THE FIFTH COLUMN
A while ago, I wrote a radio spot for a leading retailer to promote a celebration sale they have each year. The idea was to stage an everyday scenario of a shopper at the checkout till asked by the cashier, in a flat tone, whether he or she wants a bag for their items. If the shopper says “Yes,” the celebrations begin. The cashier calls out: “A bag everyone! He wants a bag!” Bells ring out; fireworks go off; champagne bottles pop. Voice-over says pay-off line. Spot ends.
I won’t write the same spot should the retailer approach me again.
Going out for pizza the other night, I drank my cola tonic and soda water through a thick cardboard straw that, unbelievably, only sort of became soggy. I’ve seen wooden cutlery in takeaway joints. Wooden.
The world’s attitude towards plastic is changing. It could be too late but it’s changing. My attitude is also changing (I hate all plastic except really good Tupperware). I just have to translate it into action.
Coming around the corner of my home’s scullery, just above the dustbins, I often catch a glimpse of the plastic bag we have up there stuffed with other plastic bags. The thing gets fatter each day. I usually look away quickly and remind myself to remember to take, next time I go to the shop, the environmentally friendly bag made of fabric that’s hung on the key rack by the front door for exactly that reason.
I always forget it. I think the only way I’ll remember that bag is to tie it to my car keys or wrap it around my wrist like a lanyard.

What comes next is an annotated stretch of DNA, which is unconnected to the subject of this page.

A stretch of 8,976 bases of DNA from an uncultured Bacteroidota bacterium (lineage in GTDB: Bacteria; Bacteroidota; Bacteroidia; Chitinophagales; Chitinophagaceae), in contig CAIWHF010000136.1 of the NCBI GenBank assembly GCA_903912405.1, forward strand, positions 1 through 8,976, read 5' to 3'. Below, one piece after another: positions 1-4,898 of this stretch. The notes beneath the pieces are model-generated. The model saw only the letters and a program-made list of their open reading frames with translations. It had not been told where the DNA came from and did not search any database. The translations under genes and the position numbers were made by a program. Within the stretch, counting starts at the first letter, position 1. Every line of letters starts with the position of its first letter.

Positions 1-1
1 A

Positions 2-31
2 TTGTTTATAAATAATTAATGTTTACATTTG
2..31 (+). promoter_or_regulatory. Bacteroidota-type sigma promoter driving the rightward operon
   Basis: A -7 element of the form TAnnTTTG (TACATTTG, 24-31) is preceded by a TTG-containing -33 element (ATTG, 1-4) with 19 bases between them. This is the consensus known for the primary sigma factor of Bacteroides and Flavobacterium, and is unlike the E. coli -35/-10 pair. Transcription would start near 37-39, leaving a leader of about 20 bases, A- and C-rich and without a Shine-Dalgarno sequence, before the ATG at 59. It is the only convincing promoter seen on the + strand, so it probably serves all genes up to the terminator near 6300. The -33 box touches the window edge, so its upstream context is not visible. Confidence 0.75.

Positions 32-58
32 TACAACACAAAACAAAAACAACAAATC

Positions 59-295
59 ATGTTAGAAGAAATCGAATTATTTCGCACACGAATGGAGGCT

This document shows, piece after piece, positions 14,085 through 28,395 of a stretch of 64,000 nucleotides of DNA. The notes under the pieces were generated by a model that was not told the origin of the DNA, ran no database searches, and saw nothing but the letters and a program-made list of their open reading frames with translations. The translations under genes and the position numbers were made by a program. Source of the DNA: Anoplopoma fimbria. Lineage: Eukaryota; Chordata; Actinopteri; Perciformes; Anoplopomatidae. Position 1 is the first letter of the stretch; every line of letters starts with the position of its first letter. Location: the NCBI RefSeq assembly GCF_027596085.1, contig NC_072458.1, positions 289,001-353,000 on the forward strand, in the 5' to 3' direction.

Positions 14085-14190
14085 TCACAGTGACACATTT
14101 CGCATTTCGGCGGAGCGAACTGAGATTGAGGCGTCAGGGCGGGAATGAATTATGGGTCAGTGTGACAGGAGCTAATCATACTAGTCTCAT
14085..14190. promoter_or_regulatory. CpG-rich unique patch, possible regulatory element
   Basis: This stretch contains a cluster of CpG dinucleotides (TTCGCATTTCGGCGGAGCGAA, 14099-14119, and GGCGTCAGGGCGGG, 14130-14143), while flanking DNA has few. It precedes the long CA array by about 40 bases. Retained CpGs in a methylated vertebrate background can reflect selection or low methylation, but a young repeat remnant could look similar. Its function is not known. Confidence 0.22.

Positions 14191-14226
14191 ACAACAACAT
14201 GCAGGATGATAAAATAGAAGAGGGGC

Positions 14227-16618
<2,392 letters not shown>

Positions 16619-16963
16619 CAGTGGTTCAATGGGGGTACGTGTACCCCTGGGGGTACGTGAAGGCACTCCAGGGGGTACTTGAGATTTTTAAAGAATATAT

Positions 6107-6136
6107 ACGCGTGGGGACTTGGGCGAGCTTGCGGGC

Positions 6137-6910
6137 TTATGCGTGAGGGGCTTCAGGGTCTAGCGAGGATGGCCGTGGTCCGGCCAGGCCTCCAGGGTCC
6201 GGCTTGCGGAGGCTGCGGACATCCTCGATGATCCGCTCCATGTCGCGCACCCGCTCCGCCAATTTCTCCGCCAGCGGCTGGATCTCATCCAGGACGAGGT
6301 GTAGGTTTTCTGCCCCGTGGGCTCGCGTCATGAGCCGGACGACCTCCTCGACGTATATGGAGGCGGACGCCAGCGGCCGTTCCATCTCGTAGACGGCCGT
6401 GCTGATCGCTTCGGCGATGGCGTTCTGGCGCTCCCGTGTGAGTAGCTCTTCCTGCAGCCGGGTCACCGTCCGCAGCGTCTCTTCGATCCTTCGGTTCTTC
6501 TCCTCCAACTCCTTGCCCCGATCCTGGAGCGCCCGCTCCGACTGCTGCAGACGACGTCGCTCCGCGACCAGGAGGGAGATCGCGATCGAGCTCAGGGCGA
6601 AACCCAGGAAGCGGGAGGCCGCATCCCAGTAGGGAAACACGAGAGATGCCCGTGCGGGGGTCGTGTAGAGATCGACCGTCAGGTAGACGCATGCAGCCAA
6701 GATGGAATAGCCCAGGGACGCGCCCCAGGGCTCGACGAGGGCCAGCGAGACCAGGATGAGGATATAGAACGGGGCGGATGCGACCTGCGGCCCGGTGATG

I have another one lying in the back of my car next to the Sta-Soft refill. I never take that one either, so now I end up saying “Yes, I’d like a bag” and cringe each time the cashier asks and stuff it in with the rest when I get home. It’s truly amazing how many of those things you can stuff into another.
Having said that, my plastic bag in the scullery runneth over. It’s time for a change. If the shops are not willing to switch to the brown paper bags they have in the movies, that change will have to come from me.
What to do? A note on the front door — “Remember the carry bag, seagull murderer” — could work. Another note on my car’s windscreen — “Polar bears are swimming to Brazil. Remember the carry bag, dumb-ass” — could do the trick.
I’d probably still forget it though. I get used to Post-its reminding me of really, really important stuff super-quick. It’s going to come down to a rewards system, I think. What can I, the consumer, get out of saving the environment one trip to the shop at a time?
Is it a free Coke from the shop? Maybe just a pat on the back from the floor manager: “Well done, guy. We’re counting on you.”
Or maybe it’s a celebration? Bells, whistles and people jumping from the closets the moment I lift that carry bag from the key rack. A Boeing fly-by, cameras, flashes and my picture in the local paper. An announcer running around my house with a megaphone: “The bag, everyone! He’s taking the bag!”